High hopes for high-tech export reform

Updated: 2013-07-12 02:10

By CHEN JIA in San Francisco (China Daily)

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US think tanks and businessmen are hoping for a range of breakthroughs to emerge from the fifth round of the China-US Strategic and Economic Dialogue being held in Washington, DC. High on the wish lists of many will be a loosening of US restrictions on the export of high-tech goods to China.

"Both sides have expectations of the other," Bonnie Glaser, a senior adviser for Asia in the Freeman Chair in China Studies at the Center for Strategic and International Studies, told China Daily on Wednesday. "If the US and China agreed to enter into serious negotiations on a bilateral investment treaty, both would benefit."

Her comments came in light of the tone set in the Sunnylands talks between Chinese President Xi Jinping and US President Obama last month, at which the two sides agreed to promote a more balanced approach to bilateral trade and investment structures, including more active steps on the US' part to relax restrictions on high-tech exports to China.

Stanley Chao, a Chinese-American consultant who helps Western companies do business in China, told China Daily on Wednesday, "more trust and meetings will be needed before we see positive movements on allowing high-tech imports to China."

"I do feel there has been for the past 50 years a sense of domination of Asia by the US," he said. "The US sometimes feels it rules over all Asian countries, including China. This has to stop for both countries to work together."

Americans need to listen to what the Chinese are proposing, instead of just always demanding concessions, he said.

"I think US officials are prepared to do this and listen to the opinions of the Chinese officials," he said, calling the Obama-Xi summit a "feeling out" for both countries of each other. He says the real work will be done this week and will set the tone for "real, implementable actions".

George Koo, an international business consultant and board member of New America Media, told China Daily that it has been nearly three years since Obama declared his intention to reform the US export control policy and greatly simplify procedures in a way that would facilitate high-tech exports to China.

According to a US government statement on Obama's new policy direction, "the current export control system is overly complicated, contains too many redundancies, and, in trying to protect too much, diminishes our ability to focus our efforts on the most critical national security priorities."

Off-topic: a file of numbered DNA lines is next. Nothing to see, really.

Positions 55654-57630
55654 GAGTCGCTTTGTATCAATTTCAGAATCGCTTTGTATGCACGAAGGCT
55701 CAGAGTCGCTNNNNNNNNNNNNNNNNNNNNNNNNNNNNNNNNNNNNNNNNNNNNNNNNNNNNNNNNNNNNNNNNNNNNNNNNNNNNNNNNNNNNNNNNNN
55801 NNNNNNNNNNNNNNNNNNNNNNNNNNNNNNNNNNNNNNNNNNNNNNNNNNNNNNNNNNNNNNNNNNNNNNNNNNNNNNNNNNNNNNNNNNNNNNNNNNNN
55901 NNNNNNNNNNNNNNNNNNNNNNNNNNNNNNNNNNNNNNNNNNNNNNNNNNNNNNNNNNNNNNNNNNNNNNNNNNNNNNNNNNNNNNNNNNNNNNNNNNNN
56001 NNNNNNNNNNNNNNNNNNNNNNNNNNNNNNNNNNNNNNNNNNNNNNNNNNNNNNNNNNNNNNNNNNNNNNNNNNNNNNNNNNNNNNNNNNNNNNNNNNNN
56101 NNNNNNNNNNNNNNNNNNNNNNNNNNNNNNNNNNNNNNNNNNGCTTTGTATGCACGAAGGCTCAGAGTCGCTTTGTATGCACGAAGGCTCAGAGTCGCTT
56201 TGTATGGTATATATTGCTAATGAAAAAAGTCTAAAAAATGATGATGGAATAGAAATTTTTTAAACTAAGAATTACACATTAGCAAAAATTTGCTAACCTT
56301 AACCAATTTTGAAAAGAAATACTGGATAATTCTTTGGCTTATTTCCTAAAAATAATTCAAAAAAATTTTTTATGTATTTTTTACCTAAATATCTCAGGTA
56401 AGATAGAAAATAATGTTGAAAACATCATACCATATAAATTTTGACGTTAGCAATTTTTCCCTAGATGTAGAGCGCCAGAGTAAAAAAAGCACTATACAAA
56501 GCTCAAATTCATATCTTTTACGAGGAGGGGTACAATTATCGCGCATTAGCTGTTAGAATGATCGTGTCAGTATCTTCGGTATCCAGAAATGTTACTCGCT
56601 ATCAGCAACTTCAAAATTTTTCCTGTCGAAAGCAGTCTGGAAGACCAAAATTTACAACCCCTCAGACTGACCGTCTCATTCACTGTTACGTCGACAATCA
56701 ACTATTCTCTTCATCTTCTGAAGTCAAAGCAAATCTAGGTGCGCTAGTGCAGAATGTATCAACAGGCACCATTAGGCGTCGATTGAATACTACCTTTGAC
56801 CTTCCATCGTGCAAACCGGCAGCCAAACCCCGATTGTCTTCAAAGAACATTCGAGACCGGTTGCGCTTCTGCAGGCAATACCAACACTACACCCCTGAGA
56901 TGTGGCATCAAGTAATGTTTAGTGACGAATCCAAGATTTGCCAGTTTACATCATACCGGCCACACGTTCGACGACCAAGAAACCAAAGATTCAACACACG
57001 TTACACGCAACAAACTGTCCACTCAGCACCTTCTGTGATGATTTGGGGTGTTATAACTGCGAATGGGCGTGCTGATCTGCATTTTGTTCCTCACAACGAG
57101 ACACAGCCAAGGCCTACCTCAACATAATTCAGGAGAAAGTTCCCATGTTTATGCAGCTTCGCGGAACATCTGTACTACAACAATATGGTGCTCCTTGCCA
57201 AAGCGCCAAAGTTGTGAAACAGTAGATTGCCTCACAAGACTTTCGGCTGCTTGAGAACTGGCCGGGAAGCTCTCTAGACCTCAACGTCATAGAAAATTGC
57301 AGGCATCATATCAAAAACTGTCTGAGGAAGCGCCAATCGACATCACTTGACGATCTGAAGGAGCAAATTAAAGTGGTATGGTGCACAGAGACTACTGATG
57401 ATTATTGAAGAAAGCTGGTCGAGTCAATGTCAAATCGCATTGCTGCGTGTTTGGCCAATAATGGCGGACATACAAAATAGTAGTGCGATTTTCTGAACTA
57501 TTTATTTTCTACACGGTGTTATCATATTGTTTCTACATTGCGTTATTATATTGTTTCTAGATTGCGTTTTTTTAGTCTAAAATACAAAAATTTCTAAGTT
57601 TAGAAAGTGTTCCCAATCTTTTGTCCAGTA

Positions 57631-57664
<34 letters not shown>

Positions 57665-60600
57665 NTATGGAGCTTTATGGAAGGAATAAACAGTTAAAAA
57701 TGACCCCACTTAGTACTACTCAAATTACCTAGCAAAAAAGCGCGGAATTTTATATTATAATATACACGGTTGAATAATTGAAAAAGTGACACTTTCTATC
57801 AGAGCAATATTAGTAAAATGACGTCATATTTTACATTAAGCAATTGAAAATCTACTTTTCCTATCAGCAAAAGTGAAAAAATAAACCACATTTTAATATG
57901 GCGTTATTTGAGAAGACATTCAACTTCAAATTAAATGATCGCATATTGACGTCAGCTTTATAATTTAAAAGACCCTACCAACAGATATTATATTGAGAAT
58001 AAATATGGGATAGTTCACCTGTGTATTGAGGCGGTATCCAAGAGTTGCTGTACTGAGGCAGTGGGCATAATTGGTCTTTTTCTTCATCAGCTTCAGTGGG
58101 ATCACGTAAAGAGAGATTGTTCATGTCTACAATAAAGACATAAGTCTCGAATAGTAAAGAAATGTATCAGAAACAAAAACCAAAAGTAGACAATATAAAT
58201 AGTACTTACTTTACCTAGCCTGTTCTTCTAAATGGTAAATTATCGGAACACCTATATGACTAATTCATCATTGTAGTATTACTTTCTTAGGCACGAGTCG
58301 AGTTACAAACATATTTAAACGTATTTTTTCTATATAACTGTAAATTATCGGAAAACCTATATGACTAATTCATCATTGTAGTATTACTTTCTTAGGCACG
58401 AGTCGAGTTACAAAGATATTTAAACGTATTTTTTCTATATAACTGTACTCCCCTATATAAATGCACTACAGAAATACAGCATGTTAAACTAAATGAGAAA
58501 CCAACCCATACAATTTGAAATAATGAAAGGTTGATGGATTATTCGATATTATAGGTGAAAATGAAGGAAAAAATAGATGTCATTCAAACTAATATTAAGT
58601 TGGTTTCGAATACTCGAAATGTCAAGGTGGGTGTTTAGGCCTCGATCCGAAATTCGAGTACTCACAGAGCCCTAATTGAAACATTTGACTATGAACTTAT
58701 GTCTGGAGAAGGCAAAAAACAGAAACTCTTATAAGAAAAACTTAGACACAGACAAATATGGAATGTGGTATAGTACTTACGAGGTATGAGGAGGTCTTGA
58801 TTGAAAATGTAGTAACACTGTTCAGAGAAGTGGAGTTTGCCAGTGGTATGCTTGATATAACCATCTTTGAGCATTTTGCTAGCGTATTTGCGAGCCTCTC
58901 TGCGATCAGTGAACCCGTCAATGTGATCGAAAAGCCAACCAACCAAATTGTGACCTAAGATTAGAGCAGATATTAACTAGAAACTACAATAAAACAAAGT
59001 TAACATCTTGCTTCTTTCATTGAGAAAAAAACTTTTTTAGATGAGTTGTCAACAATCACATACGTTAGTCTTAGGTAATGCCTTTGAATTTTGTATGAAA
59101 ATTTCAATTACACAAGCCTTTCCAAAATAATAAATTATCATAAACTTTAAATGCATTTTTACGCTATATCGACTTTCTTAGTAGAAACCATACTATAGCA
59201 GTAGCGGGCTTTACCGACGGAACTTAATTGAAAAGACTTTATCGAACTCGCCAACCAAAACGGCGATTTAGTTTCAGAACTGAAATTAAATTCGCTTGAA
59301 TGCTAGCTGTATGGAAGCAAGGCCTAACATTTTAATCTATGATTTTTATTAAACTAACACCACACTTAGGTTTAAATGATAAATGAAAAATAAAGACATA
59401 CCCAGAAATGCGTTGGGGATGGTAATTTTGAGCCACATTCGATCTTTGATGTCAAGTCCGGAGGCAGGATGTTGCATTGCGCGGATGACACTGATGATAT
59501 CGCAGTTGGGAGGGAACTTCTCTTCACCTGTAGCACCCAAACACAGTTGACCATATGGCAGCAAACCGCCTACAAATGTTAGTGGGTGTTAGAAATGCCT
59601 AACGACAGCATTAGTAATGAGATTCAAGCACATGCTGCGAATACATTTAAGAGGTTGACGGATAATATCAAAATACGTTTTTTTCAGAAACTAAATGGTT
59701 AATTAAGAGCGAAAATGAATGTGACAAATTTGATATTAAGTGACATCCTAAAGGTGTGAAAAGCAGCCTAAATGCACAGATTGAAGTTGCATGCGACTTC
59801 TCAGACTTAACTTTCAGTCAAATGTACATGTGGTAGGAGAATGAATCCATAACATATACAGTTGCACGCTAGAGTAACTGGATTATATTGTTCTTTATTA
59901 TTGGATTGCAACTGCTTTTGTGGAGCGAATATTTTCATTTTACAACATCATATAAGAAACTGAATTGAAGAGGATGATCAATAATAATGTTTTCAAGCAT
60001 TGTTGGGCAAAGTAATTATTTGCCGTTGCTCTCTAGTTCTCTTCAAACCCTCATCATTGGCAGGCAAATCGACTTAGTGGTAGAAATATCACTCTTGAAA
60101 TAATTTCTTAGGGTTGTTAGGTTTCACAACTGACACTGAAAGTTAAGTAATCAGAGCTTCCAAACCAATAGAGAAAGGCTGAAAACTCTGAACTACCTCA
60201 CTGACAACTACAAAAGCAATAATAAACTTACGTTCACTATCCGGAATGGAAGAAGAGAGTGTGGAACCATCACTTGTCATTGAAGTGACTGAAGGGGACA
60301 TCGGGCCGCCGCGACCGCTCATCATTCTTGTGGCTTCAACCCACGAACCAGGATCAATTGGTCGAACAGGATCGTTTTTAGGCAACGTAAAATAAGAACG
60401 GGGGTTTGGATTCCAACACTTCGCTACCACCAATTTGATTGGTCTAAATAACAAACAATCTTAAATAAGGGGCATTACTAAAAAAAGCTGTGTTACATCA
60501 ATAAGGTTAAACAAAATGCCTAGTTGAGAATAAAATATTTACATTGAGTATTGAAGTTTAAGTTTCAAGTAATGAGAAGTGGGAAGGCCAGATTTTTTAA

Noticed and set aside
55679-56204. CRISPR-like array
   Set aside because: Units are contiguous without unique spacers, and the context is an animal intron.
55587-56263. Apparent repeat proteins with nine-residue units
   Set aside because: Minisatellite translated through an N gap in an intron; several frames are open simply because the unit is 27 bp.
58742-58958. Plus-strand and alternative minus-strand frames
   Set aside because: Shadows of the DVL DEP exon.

"At the time, I was among those that vigorously applauded this declaration," said Koo. "Unfortunately, nothing much in terms of actionable reform has actually taken place since the White House announcement dated August 30, 2010. At this point, Washington DC is too entrenched in gridlock."

China is potentially the biggest customer for high-tech exports from the US, but the US has never benefited from this potential because of the "ambiguity of prevailing export control policy", Koo added.

The overhaul, if it is implemented after the SED, will bolster the US economy and simplify the lives of professionals who are working in the high-tech industry, as well as simplifying business relations between two sides, he said.


According to research by Li Bin, a professor of international relations at Tsinghua University, based on average 2004-09 data, if US rules on trade with China were the same as those that it applies to trade with France, US exports to China would increase by $45.7-$76 billion, narrowing the US-Sino trade deficit by 20.28 percent to 22.74 percent. Similarly, should the United States adjust its rules governing trade with China to those applicable to Brazil, the increase in exports would be $13.5 billion to 54.9 billion, narrowing the US-China trade deficit by 5.95 percent to 24.38 percent. If the US rolled back its export restrictions against China to the 1998 level, its exports to China would increase by $17.8 billion to 37.8 billion.

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The 5th China-US Strategic and Economic Dialogue